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Folic Acid Linked to Colon Polyps

  • Melinda Smith

For years, doctors urged women to take folic acid if they planned to get pregnant. Then researchers discovered the vitamin helped reduce the risk of a heart attack. But now a new study shows folic acid may stimulate the growth of polyps in the colon.

Women often take folic acid to prevent birth defects. Other women, and men, take it to help reduce the level of homocysteine in the blood. Too much homocysteine can possibly lead to heart attacks.

"Getting a nice look at the colon here. It looks very healthy."

This gastroenterologist is checking a patient's colon during a procedure known as a colonoscopy.

A new study published in the Journal of the American Medical Association shows that taking too much folic acid can cause polyps in the colon. Doctor John Baron of Dartmouth University School of Medicine in the United States says the presence of polyps raises the risk of cancer.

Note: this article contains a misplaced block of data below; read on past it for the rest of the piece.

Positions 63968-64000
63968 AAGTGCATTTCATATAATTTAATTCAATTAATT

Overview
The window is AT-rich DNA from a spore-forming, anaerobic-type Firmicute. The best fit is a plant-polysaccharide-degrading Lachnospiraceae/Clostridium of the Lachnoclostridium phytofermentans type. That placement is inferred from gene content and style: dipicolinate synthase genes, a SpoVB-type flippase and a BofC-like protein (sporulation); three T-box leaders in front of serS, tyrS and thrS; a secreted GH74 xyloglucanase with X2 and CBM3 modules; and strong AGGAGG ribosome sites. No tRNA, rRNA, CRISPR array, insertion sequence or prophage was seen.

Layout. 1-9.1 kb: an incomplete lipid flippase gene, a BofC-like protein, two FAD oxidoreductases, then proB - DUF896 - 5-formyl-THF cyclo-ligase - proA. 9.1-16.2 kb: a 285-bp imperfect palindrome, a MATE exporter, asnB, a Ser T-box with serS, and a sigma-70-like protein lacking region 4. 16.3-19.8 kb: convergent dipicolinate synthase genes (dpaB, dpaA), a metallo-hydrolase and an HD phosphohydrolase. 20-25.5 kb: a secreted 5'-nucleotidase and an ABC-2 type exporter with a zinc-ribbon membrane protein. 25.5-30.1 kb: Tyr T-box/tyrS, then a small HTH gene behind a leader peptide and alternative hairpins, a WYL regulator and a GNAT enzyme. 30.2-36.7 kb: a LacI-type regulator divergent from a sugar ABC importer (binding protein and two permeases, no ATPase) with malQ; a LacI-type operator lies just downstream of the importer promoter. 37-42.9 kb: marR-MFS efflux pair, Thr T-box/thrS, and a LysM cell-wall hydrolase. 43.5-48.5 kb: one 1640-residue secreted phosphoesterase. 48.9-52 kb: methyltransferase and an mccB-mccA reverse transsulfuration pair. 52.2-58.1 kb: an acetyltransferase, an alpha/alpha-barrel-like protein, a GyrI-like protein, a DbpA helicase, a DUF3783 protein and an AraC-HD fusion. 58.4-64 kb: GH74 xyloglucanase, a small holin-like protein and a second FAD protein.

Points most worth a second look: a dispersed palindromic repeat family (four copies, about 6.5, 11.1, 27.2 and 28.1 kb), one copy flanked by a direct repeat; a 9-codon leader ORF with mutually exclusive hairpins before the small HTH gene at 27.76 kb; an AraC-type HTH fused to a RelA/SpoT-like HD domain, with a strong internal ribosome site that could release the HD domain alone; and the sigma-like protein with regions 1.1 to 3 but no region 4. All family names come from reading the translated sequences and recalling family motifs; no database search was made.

"Most colon polyps are benign and the reason to worry about them is simply that if you can remove them, you can prevent their developing into cancer."

The American study of one-thousand people was equally divided between those who took one milligram of folic acid and those who took a placebo.

Researchers were trying to determine if folic acid prevented polyps. Dr. John Baron says what researchers found surprised them.

"We found that folic acid did not decrease the risk of colon polyps. In fact, in some analysis we saw suggestions that folic acid might increase risk of those polyps."

Not only did the vitamin stimulate their growth, they also increased the risk of something else affecting men in the group. Again Dr. John Baron.

"We also saw an increase in the risk of prostate cancer in the folate group. This is a surprising finding. It's far from definitive, but it's something that should be looked into in the future."

Folic acid is a type of B vitamin. Combined with vitamins B-12 and C, it helps the body create and use protein. It also forms red blood cells and produces the genetic makeup, called DNA.

Folic acid is found in many of the foods we eat: for example, dark green leafy vegetables, wheat grains, beans and other legumes.

So with the exception of women who want to deliver a healthy baby, an extra supplement of folic acid may not be a good thing. At least until another study comes out.

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